8 Most Insensitive Things Travellers Can Do During a Global Pandemic

8 Most Insensitive Things Travellers Do During a Global Pandemic

No, these basic things are really not up for debate.

The COVID-19 global pandemic has revealed to us a lot of things. Like, some meetings really could’ve been emails instead, some governments are more efficient than others, and obedience to rules and regulations really do come a long way! But you know what else this situation has shed a light on? Sometimes, common sense and common decency aren’t so, well, common. 

In fact, apart from updates on the global health crisis, you’ll find many facepalm-inducing occurrences all over the Internet. I’m sure you’ve probably asked more than once, “what is wrong with some people?” But here’s the thing — you actually might be one of those people! How so, you ask? Read on to find out if you’re guilty about any of these definite no-nos amidst a 21st-century pandemic. 

Also read: Facts vs. Myths: What You Need to Know About the New Coronavirus

1. Posting about your #FirstWorldProblems

What’s that — you’re annoyed because your trip to Japan got cancelled (even though the airline offered a refund)? Or, don’t tell me, you hate quarantine for getting in the way of your social life? Wait, you’re bummed that you don’t have any new content for Instagram since you haven’t left the house in days? Hmm, no? Is it all of the above then? 

Well, here’s all I can say — geez, Susan, people are dying! Now is definitely not the time to go off about your shallow problems. Sure, it’s okay to vent every now and then; we’re only human, after all. But if you must vent, perhaps just message it to your private group chat with friends. For the sake of decency and consideration, you know? 

2. Taking YOLO to a whole different (and fatal) level

global pandemic

This goes out to the people who pushed through with travel plans, despite news of rising COVID-19 cases in the area. But you know what’s the worse part? These same people are also the ones who brush off warnings with an “I’m young and healthy, so I probably won’t die even if I catch the coronavirus.”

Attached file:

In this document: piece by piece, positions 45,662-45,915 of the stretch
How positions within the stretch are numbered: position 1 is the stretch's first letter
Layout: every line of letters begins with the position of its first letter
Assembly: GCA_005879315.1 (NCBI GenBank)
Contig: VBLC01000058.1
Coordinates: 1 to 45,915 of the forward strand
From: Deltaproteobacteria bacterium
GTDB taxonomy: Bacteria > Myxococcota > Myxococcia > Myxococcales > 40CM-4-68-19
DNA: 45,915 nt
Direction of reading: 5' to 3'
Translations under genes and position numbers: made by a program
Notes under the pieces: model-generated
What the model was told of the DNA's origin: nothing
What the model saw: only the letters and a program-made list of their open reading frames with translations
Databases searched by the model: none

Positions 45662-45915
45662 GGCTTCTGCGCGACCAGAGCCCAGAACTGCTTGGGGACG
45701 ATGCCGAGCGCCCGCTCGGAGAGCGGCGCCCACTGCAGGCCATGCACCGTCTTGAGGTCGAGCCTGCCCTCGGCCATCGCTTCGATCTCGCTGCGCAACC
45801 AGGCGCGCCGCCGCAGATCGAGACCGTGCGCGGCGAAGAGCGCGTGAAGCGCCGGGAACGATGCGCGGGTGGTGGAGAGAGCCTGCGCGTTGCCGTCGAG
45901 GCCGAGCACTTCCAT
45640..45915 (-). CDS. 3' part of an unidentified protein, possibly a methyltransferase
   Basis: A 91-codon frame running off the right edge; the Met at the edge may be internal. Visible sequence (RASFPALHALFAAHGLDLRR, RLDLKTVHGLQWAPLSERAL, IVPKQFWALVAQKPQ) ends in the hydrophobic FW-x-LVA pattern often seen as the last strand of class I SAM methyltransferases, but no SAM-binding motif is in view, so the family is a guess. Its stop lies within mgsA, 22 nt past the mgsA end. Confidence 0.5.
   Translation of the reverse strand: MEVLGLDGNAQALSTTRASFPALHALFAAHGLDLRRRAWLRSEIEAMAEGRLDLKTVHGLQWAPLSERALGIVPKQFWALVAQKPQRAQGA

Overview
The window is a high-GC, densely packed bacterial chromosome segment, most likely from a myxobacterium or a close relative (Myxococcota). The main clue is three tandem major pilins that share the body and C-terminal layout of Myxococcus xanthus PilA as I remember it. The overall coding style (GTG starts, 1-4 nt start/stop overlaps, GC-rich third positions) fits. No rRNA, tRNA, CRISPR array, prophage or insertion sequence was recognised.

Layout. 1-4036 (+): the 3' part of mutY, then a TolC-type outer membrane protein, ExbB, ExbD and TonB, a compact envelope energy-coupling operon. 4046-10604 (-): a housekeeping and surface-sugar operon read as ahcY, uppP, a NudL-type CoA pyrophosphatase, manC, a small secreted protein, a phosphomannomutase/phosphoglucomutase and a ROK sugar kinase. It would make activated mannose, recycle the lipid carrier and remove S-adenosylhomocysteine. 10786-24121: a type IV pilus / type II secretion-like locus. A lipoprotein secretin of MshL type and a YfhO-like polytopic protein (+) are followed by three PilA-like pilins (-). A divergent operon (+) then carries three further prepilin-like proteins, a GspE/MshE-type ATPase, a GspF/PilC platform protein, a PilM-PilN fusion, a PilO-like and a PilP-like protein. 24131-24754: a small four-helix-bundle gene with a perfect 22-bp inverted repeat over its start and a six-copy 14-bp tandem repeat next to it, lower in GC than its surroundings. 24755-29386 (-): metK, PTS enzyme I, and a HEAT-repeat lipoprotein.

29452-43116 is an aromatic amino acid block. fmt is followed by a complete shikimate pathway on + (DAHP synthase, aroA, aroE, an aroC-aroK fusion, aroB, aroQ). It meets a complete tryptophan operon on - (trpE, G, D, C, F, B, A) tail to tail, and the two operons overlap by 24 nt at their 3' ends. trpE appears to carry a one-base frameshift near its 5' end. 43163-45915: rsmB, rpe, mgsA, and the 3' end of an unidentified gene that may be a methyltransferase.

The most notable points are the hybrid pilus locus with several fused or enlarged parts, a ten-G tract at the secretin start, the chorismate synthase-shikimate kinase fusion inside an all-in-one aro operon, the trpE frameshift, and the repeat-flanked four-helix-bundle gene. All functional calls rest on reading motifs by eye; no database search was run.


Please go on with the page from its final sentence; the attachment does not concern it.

Okay, here’s the thing, Randy. Your immune system might be in tiptop condition, but other people’s are not. You never know whose other lives you’ll end up putting in danger. And no, it definitely doesn’t matter whether it’s a stranger’s or a loved one’s. In case you’ve missed the news, we’re dealing with a highly contagious global pandemic here. 

Yes, your devil-may-care attitude might be amusing if this were a different context. But seriously, now is not the time to go all YOLO (or whatever it is that younger kids say these days). 

Also read: Covid-19 Travel Bans Around The World

3. Lying about your travel history

global pandemic

This is applicable to those who are getting tested due to symptoms of COVID-19 — especially those who travelled recently. For the sake of all things good and true, please be honest when answering questions at the hospital. We’re all deeply anxious about this global pandemic — some more than others. The least you can do is to be completely transparent to the people who are doing everything they can to save lives. So, let us all help one another out, shall we?

4. Forgetting to #CheckYourPrivilege

global pandemic

If you can put your travel plans on hold and stay put, then other people totally can too, right? Nope. The statement “just stay at home” might be especially true, but it’s clearly not an end-all, be-all. Some people have no choice but to go out and keep working because they have to. Whether it’s part of their job or it’s to provide for their families, either way, they have to. In short, not everyone is as privileged as you are.